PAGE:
Thailand’s Ministry of Public Health announced that a 75-year-old Omani man who became the country’s first case of Middle East Respiratory Syndrome (MERS) has been declared free of the virus.
In the latest test result, the Ministry said they did not find the MERS virus in the patient, adding that man’s condition has gradually improved. He is now being treated for his heart conditions, the original reason for him to travel to Thailand.
The man’s three relatives who travelled with him to Thailand were also free of the virus, but will remain in the 14-day quarantine.
The Ministry is still monitoring 20 people who were exposed to Thailand’s first and only MERS patient, including 14 passengers on the same flight, two taxi drivers, and four medical personnel. All are in good health with lab test showing no MERS virus.
A number of key players in Thailand have announced extra measures to prevent the spread of the MERS virus, with agencies joining forces to ensure the safety of all stakeholders.
Thailand via the measures of the Airports of Thailand Public Company Limited (AOT) who operates the six international airports comprising of Suvarnabhumi, Don Mueang, Chiang Mai, Chiang Rai, Phuket and Hat Yai, closely monitor incoming passengers by setting up temperature monitoring stations (Thermoscans), and notify incoming passengers the measures taken by the Thai government and airlines.
Bangkok’s gateway hub has also worked closely with various agencies concerned including the Immigration Division 2, the Customs Bureau and the Airline Operators Committee (AOC) on common guidelines and measures to control the spread of the outbreak into Thailand.
Airport medical teams are also on standby to monitor visitors coming countries affected by MERS and protective gear, including surgical masks, have been made available.
Thai Airways International (THAI) is also collaborating with the Ministry of the Public Health to closely monitor the situation and take preventative measures in relation to aircraft service provision and safety.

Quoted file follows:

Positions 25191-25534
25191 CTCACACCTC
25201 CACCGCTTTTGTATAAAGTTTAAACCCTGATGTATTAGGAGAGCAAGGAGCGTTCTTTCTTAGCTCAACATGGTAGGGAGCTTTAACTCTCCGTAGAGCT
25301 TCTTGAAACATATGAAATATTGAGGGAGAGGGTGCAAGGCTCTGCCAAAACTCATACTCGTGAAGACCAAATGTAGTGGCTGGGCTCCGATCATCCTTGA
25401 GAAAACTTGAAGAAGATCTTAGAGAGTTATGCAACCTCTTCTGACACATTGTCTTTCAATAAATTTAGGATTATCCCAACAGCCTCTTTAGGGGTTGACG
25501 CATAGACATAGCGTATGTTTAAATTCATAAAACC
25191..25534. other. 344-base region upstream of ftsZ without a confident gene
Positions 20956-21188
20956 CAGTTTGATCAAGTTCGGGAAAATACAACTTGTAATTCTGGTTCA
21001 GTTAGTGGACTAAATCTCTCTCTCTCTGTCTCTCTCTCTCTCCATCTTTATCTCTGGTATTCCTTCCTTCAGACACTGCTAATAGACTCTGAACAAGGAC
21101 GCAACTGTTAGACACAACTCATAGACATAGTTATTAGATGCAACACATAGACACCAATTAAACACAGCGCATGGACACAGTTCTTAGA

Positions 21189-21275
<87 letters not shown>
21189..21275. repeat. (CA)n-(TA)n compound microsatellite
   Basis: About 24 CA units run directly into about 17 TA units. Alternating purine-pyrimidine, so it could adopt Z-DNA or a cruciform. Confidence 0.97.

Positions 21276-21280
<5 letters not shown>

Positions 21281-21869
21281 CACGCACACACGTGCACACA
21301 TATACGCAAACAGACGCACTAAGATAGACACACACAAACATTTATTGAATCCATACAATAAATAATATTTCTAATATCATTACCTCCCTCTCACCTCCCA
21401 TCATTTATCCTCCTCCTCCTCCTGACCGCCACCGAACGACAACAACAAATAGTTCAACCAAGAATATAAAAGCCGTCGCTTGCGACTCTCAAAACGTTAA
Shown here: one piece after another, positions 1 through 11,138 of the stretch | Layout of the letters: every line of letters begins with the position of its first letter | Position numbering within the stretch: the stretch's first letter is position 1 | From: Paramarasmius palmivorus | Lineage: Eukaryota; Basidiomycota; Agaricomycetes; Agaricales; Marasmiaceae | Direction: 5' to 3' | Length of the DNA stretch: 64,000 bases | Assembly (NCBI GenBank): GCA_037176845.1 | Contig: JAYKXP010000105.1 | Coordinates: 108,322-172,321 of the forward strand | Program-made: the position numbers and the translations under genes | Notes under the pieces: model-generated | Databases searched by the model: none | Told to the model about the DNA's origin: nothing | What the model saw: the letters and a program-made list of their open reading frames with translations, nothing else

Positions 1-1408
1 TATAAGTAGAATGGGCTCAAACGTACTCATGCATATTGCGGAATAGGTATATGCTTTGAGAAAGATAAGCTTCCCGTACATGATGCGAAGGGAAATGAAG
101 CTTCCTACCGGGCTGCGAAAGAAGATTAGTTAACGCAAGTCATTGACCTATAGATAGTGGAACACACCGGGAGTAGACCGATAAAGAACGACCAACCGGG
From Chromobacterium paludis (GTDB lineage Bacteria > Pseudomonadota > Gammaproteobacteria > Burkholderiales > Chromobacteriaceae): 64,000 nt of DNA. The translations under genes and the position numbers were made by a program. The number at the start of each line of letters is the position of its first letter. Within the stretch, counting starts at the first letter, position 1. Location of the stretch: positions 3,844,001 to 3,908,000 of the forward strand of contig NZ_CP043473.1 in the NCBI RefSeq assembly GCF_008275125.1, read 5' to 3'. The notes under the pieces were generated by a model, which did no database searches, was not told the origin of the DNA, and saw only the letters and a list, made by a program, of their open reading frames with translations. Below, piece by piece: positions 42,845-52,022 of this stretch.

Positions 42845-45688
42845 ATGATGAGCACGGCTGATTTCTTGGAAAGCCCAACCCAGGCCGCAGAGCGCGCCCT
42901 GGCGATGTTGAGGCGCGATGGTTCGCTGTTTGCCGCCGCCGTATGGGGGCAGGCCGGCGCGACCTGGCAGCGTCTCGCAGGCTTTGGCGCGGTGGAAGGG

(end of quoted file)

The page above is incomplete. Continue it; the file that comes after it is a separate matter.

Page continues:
THAI’s preventive MERS measures include screening passengers before check-in and in some cases requiring a doctor’s letter of health certification, monitoring passengers during the flight, spraying an antibacterial solution inside the aircraft while parked at the airport, and deep cleaning and disinfecting 36 touch points in the passenger cabin. Personal protective equipment will also be carried on board and staff will be educated about preventive health care, while raw catering materials will be carefully selected and clean meal preparation methods used to avoid the risk of infection.
Advice to MICE Travellers
The Department of Disease Control, under the Royal Thai Ministry of Public Health, advises all travellers who have visited a MERS CoV-affected area within the past two weeks to call the department hotline on 1422 if they develop influenza-like symptoms such as a fever, acute respiratory tract infection, or cough. Travellers with these symptoms are also advised to visit a hospital and inform their travel history to the physician.
Operation of MICE Industry
International stakeholders are advised that Thailand’s MICE industry continues to operate as normal, and all hotels, venues and attractions are open and ready to welcome MICE travellers.
As the government’s flagship body for the MICE sector, TCEB will continue to monitor the situation and provide updates to all stakeholders. Should travellers require any further information or assistance, please call TCEB office: +66 (0) 2694 6000 or TCEB call centre at 1105 (within Thailand only), visit www.tceb.or.th or contact firstname.lastname@example.org.
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